Now, here’s what I’d like you to do. Take your connection card. At any point during this message – feel free to do it now – jot down instances where you recall God’s faithfulness. Then, tuck that card into your Bible. Revisit it periodically. Attach it to your refrigerator. You see, there are times when we must pause, just like God was advising the children of Israel. We need to remind ourselves of all the remarkable things God has accomplished for us. This brings me to the first point we can glean from verse – pardon this cough, ladies and gentlemen – verse 4. Now, onto the second point I have for us this morning: Look ahead and rejoice in your future with God. Rest assured, we do have a future. The world might attempt to convince us that we’re confined to a monotonous existence, but that’s far from the truth.
We must recognize that we can’t escape this truth. You all comprehend who God is; He possesses the authority to enact His will. Additionally, we possess a promising future. This is why I have great affection for the lesson Miles shared with us, Jeff, around two years ago. When we embraced that phrase from him, ‘Something’s happening,’ the wisdom of that three-year-old resonated. When things are transpiring, it’s a call to action. Everyone, be alert! Recognize that God is at work; He’s making movements. Witness the transformation of lives, the emergence of individuals stepping forth, and the embrace of new ministry opportunities. Folks, that should stir excitement within us.
I want to emphasize how crucial we are to each other. We need the connection, the unity of gathering. I’d like to specifically address those joining us online. I comprehend the reasons – my own mother tunes in, and I know Fred is also an online viewer. We have individuals who are unwell and homebound, others traveling on vacation – I acknowledge all these circumstances. However, I’d like to challenge those who have grown accustomed to exclusively watching from home. Understand this: we are a community, and our togetherness matters.
I want to convey a message to you – do not overlook the unfolding work of God in this place. If you’re in good health, able, and feeling well, there’s an open invitation. Come on down, my friends, the welcome is warm. We’re dependent on one another. We stand as a united family under the grace of God. Amen, my fellow men. I earnestly extend an invitation – this isn’t about judgment, it’s about recognizing our need for one another. We must unite within the sanctuary of the Lord’s house. Personally, I don’t know about you, but I require your presence. I hold deep affection for all of you. I eagerly anticipate our time together and eagerly await the unfolding of God’s next chapter. Why? Because we look forward with anticipation and celebrate the future ahead.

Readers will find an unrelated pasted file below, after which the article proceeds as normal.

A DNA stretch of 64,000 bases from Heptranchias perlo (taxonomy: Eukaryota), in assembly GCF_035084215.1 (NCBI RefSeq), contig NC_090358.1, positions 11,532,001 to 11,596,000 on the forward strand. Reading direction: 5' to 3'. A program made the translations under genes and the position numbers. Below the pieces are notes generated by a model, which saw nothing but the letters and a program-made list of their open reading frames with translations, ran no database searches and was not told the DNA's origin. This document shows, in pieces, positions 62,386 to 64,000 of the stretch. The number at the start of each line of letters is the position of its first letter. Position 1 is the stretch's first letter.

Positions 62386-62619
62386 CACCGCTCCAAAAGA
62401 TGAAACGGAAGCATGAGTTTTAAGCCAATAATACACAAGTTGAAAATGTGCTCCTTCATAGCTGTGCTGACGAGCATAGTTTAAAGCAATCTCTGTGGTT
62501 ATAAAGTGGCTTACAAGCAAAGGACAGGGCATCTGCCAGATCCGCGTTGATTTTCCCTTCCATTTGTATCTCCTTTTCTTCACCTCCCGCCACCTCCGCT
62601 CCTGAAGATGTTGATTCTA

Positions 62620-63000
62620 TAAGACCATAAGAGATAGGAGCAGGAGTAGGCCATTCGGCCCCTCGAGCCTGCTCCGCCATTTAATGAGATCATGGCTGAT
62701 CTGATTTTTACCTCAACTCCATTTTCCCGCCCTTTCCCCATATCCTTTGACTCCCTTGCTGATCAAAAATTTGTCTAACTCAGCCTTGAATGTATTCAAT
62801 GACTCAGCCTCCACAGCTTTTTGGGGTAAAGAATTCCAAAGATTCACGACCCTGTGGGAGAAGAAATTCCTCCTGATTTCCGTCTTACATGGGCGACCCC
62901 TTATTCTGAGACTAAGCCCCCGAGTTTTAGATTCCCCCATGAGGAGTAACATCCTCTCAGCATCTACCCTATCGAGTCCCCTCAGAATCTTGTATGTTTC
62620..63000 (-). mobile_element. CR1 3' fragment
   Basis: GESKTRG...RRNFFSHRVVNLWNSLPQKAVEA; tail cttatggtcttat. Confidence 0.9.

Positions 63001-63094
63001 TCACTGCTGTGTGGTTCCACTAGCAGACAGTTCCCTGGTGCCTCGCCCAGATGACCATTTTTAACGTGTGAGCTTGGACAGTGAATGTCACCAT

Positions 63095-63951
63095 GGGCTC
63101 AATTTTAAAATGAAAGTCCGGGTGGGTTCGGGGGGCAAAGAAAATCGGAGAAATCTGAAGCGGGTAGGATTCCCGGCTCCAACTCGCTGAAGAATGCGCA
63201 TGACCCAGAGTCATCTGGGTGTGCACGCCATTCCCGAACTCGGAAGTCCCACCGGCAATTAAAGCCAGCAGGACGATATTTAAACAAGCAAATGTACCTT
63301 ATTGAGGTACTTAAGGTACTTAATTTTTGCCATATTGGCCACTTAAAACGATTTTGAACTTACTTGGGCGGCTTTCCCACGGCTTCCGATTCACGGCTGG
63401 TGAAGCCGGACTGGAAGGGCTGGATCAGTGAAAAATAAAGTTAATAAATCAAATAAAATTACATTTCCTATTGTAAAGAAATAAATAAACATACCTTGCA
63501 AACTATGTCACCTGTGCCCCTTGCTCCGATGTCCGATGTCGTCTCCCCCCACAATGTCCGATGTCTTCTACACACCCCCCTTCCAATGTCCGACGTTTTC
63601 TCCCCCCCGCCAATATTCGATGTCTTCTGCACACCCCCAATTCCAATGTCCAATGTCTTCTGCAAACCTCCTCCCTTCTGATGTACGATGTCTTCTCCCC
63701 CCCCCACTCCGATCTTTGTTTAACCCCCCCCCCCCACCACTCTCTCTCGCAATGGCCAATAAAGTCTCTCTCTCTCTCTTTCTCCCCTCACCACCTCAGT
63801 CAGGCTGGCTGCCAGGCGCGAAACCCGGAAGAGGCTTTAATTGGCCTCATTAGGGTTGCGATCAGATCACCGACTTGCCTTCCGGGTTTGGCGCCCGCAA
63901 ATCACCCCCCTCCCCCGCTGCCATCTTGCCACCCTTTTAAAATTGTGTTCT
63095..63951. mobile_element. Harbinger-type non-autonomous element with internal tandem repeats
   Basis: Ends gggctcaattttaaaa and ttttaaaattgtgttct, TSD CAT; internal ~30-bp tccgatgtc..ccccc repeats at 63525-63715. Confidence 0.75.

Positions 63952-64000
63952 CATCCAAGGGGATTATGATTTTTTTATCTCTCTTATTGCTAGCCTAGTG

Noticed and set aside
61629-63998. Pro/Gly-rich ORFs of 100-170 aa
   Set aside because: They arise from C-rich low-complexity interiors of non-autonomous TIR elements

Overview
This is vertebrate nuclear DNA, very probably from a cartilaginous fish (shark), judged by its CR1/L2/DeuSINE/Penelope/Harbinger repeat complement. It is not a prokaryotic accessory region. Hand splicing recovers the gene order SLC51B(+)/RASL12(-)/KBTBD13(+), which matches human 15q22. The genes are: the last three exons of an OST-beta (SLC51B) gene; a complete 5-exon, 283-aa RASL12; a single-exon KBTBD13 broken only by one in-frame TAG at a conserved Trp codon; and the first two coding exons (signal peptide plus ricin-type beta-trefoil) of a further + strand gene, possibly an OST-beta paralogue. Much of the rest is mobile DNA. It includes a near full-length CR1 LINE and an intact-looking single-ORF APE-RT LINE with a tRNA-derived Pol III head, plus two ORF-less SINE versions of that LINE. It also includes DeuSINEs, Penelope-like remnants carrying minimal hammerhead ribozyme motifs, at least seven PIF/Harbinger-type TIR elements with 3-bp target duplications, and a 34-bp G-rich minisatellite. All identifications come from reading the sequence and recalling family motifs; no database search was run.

Shift your attention to verses 5 and 6. Permit me to share these verses from the New Living Translation, revealing God’s words. He declares, ‘Now if you will obey me and keep my covenant, you will be my own special treasure from among all the peoples on Earth; for all the Earth belongs to me. And you will be my kingdom of priests, my holy nation.’ My friends, I’ve never truly considered myself to be extraordinary. I might excel in certain areas, Donald, but I don’t possess greatness in any particular field.
You know what I’m trying to convey, right? Consider this – I always held a secret wish to sprint in the 100-yard dash, but alas, my physical attributes wouldn’t allow it. Why, you ask? Take a look at me. Okay, just pause and ponder the image conjured in your mind. I am not – and Ryan, you can vouch for this – I am certainly no sprinter. It’s simply not within my realm of possibilities.
Another aspiration of mine was to be the first chosen on a basketball team. Yet, when I reflect on my appearance, I realize that it’s unlikely anyone would have selected me first. Sure, I possess a decent shot, but vertical leaps are not in my repertoire. Yes, let’s avoid discussing that matter. Thank you for the commentary, by the way. Moving on, I couldn’t quite achieve that dream. But do you know what I did excel at? Red Rover, Red Rover. That’s right – I’m built like a solid, robust tank. I could participate in Red Rover, and it felt invigorating when they’d announce, ‘Today at recess, we’re playing Red Rover.’ I recognize that it’s no longer a favored game, but in the past, we had dodgeball and merry-go-rounds that spun you in circles. Anyway, I digress – back to Red Rover. I remember the lineup of captains, and I never got the chance to captain a team. They’d declare, ‘Alright, your first pick is Kevin.’ Honestly, I didn’t ponder why they chose me, I just reveled in the fact that my name was called. I mean, come on.
Isn’t it a remarkable feeling when you’re chosen? Can you fathom the significance of what God just communicated to those individuals who were traversing the wilderness – a mere 60 days prior, they were enslaved, and now they were nomads in the desolation. And yet, what does He convey? You hold a special place. That’s truly astounding. Because, Barbara, I am fractured. I bear imperfections. I grapple with my shortcomings, and yet, despite it all, His love for me is unwavering. He still opts to select me, to summon me by name. Isn’t that truly astonishing? The same applies to you, my friend. He has chosen you as well. Friends, this reality transforms us into a community of believers, united by our brokenness, our frailty, and the presence of sin in our lives. Yet, this unites us as a community where no one can point to another and assert superiority. We all share the need for a Savior, and His name is Jesus.